Descriptive statistics deals with the description or simple analysis of population or sample data.

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1 Descriptive statistics Some basic cocepts A populatio is a fiite or ifiite collectio of idividuals or objects. Ofte it is impossible or impractical to get data o all the members of the populatio ad a small part of it or sample is examied istead. If a sample is represetative of the populatio, a lot ca be leared about the populatio by studyig the sample. Descriptive statistics deals with the descriptio or simple aalysis of populatio or sample data. Perhaps the simplest aalysis of data is to classify idividual observatios ito two or more categories accordig to some attribute that they possess, e.g. people ca be classified ito employed/uemployed, or ito several groups accordig to religio, etc. A variable is a measurable characteristic which chages from oe member of a sample or a populatio to aother, e.g. age of a perso, umber of defective items i a stadard box of screws, GDP of a coutry, etc. A cotiuous variable is a measurable characteristic which potetially ca take ay value i a cotiuous rage, without ay breaks or jumps. Height ad icome of a perso are examples of cotiuous variables. A discrete variable is a measurable characteristic which is restricted to a specific set of values. (Which ca be fiite or ifiite). Number of people i a family, umber of defective lightbulbs i a load, score o a die, etc. are examples of discrete variables because, i these cases, oly iteger values are possible. Note that a variable would still be discrete if it could potetially take ay iteger value, however high the importat thig beig there are discrete jumps i the value. The discrete jumps do t have to be iteger, either; a variable that could take the values (say) 0, 0.25, 0.5, 0.75 or ad oe other would still be discrete. Whe observatios are classified ito a umber of class itervals specified i terms of a variable, we have a frequecy distributio showig e.g. that there are 2 people i a class with height below 5, 4 people with height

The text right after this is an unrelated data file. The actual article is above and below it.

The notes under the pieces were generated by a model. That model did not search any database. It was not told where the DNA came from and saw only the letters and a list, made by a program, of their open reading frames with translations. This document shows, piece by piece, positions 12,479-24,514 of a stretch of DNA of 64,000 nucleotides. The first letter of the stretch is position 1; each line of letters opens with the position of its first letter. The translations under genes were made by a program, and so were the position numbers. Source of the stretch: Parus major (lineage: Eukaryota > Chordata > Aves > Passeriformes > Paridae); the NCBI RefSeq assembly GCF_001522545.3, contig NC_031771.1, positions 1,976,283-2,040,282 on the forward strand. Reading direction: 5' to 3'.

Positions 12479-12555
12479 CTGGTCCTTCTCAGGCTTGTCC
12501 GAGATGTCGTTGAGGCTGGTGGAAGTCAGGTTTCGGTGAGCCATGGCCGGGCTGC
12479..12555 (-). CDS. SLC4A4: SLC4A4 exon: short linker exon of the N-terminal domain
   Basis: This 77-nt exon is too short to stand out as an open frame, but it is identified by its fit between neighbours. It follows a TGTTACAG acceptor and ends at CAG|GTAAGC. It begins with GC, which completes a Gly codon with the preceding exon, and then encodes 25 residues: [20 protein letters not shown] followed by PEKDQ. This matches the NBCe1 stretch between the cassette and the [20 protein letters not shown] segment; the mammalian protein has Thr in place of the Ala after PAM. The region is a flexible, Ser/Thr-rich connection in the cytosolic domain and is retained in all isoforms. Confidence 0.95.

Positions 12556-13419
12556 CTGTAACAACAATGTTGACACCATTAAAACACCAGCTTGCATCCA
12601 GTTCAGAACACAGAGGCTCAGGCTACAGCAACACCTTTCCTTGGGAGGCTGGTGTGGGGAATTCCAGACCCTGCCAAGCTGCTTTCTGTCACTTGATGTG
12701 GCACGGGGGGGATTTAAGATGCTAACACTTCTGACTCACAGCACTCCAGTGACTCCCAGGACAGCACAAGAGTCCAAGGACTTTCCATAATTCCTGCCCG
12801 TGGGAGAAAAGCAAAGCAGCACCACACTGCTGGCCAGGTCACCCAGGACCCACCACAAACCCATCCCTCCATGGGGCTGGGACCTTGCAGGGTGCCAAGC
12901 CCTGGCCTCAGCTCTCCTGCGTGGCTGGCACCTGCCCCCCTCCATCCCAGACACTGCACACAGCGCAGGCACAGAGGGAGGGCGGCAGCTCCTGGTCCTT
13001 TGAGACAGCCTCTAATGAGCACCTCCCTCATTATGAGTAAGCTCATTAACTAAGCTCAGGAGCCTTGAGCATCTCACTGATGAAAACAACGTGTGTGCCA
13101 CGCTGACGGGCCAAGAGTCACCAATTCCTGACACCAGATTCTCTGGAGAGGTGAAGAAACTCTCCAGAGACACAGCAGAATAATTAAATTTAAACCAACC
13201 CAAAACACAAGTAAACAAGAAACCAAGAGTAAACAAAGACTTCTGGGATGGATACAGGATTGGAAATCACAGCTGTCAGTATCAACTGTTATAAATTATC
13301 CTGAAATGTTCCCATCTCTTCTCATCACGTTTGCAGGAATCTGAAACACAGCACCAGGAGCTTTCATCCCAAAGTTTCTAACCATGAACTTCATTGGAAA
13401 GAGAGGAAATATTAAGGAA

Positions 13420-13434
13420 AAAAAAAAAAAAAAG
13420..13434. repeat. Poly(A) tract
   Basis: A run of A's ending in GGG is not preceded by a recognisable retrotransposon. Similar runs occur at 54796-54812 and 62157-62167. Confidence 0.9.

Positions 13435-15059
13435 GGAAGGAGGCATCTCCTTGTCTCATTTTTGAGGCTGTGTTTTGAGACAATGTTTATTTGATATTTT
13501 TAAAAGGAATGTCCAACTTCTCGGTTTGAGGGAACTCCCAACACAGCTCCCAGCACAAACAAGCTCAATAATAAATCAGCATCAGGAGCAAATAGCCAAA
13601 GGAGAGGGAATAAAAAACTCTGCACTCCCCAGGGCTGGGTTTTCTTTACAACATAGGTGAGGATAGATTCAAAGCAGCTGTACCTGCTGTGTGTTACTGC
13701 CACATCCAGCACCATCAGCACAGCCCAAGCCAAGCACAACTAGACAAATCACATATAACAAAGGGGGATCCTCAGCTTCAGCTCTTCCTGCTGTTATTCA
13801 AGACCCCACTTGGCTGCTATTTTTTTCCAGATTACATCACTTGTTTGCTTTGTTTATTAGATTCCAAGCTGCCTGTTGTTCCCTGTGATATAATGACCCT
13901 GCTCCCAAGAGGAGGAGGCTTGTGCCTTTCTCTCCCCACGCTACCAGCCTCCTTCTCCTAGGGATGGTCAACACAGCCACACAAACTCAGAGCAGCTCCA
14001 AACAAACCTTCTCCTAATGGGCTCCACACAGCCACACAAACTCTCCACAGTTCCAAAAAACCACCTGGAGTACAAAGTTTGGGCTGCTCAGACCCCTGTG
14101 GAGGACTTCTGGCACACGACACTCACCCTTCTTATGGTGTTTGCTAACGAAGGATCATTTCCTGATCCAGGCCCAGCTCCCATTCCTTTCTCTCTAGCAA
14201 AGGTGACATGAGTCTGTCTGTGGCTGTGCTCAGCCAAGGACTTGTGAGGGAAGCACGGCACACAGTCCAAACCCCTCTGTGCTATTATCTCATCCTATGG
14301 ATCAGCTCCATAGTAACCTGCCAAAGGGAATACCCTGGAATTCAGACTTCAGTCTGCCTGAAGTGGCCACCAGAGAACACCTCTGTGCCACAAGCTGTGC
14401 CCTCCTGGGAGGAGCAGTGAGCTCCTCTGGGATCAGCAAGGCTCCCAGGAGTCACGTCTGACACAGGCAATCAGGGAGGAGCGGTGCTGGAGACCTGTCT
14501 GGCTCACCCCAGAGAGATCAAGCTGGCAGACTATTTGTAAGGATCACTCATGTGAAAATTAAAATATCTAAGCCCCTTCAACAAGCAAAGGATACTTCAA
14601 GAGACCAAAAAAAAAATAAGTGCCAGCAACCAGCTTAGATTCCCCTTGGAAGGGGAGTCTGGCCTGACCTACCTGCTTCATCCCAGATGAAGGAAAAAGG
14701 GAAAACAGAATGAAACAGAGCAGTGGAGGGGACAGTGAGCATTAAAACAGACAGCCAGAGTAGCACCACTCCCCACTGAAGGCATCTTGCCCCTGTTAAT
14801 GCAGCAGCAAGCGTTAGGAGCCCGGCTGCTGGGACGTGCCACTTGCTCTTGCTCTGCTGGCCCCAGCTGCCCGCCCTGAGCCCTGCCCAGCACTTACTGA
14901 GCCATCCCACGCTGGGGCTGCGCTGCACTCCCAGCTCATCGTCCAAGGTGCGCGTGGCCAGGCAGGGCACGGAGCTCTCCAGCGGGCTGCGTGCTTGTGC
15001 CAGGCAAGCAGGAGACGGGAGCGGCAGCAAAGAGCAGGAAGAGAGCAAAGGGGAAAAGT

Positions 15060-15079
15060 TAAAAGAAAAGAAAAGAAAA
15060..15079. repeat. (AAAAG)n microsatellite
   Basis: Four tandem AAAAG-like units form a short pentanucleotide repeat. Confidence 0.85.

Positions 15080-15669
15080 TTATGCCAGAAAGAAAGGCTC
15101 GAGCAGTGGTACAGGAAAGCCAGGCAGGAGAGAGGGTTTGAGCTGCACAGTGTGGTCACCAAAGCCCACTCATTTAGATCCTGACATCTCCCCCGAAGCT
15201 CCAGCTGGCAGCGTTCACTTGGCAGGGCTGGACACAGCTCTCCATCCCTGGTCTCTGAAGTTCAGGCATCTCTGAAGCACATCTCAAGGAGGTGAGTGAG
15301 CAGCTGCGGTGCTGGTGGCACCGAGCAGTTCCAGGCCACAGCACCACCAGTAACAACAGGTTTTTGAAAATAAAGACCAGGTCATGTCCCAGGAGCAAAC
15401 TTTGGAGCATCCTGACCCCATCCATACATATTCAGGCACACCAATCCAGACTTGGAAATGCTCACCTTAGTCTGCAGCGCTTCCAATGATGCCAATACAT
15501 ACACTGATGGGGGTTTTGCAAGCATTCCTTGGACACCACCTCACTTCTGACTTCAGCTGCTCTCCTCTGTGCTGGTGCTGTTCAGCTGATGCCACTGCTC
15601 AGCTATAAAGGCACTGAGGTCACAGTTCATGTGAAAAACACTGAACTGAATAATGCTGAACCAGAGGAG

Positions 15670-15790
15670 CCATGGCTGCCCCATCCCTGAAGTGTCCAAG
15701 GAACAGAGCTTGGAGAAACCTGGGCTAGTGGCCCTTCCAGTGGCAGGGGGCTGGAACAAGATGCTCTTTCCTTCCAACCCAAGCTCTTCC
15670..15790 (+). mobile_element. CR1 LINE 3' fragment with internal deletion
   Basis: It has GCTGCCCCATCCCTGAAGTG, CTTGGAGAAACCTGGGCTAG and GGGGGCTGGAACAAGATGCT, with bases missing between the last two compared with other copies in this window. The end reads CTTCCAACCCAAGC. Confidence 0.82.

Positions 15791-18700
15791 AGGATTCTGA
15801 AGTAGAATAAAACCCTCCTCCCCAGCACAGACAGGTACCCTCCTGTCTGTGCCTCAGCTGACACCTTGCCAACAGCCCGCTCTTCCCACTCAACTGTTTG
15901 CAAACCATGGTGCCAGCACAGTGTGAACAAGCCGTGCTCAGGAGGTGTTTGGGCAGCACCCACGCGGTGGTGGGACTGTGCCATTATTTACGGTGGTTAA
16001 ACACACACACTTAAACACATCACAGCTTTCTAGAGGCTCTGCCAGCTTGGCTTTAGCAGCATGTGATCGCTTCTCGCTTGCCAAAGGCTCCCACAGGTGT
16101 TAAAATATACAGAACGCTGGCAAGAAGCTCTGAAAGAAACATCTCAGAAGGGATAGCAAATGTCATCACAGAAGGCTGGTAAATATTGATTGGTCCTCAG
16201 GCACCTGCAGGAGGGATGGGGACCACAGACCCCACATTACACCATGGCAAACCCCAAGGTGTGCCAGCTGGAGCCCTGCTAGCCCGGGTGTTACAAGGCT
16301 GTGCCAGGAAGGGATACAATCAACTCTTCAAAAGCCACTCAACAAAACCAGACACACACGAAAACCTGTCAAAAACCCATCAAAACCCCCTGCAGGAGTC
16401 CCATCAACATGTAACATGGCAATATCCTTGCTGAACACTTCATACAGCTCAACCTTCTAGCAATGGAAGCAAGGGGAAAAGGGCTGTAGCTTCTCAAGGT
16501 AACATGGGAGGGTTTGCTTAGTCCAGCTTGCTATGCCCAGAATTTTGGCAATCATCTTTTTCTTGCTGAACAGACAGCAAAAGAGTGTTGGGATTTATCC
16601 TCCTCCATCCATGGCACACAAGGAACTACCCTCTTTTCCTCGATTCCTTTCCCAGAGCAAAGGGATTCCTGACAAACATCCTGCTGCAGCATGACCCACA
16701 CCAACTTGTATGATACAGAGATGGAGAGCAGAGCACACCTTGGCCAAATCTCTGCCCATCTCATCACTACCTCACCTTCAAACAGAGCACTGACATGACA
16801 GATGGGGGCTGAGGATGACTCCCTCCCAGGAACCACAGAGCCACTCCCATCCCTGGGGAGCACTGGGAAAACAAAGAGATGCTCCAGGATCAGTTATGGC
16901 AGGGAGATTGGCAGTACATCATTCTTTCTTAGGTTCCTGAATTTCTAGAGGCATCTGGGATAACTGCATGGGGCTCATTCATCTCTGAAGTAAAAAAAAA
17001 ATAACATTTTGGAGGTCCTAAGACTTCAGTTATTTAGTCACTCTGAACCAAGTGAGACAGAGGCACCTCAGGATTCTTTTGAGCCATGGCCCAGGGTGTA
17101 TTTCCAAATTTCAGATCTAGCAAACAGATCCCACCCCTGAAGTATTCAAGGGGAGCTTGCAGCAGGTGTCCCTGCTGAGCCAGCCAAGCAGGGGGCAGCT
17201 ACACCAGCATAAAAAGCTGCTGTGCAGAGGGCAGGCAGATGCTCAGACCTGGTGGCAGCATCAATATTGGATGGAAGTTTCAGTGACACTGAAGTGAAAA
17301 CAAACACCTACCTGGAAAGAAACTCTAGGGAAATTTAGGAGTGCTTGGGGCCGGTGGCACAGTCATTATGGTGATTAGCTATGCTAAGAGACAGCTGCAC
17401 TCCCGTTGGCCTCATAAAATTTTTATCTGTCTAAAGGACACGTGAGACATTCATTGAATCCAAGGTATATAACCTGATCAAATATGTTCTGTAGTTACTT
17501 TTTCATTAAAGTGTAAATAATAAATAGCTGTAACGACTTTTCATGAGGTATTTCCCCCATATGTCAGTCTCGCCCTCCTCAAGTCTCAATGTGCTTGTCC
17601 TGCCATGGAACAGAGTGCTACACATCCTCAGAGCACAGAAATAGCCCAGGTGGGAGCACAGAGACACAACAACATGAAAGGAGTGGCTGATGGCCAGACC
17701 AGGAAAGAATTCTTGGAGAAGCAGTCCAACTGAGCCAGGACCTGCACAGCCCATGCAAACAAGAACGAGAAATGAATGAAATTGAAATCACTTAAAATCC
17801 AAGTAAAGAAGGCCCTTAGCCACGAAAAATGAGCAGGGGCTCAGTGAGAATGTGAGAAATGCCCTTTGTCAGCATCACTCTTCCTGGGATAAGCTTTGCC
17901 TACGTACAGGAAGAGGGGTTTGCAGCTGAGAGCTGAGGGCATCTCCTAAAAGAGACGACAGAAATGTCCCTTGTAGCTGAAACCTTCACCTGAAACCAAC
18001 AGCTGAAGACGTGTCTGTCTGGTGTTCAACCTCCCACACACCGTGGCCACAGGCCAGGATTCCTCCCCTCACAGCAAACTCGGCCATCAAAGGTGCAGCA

2 betwee 5 ad 5 2, 7 people with height betwee 5 2 ad 5 4, etc. Such distributios ca be represeted i the form of a table or diagram. Discrete data are ofte represeted by bar charts, showig e.g. umber of families with 0,,2, childre. Cotiuous data are usually represeted as histograms, showig frequecy desity per uit of the variable so for example if we had 8 people with icomes betwee 0,000 ad 4,000, ad 4 people with icomes betwee 4,000 ad 6,000, these two categories would have the same frequecy desity (twice as may people, but twice as wide a category), ad therefore the same height i a histogram. The first category though would have twice the width i the histogram. It is importat to distiguish betwee exact limits of a class iterval ad groupig limits, e.g. icomes are ofte recorder to the earest poud, ad for groupig purposes a class iterval may be specified as cotaiig (say) icome betwee 50 ad 99 p.w. (icludig both values). The exact limits for the iterval are ad p.w. because of roudig. Exact limits are importat for aalytic ad graphical purposes. Measures of Cetral Tedecy For comparative purposes, it is ofte desirable to represet (summarise) a frequecy distributio by a sigle value. Mea, media ad mode are the most commoly used measures of cetral tedecy. The mea (arithmetic mea) or average is defied as: = ( i ) / Where i,,, are idividual observatios, there beig of them. ( is called the sample size). For grouped data we have = r r f i f i i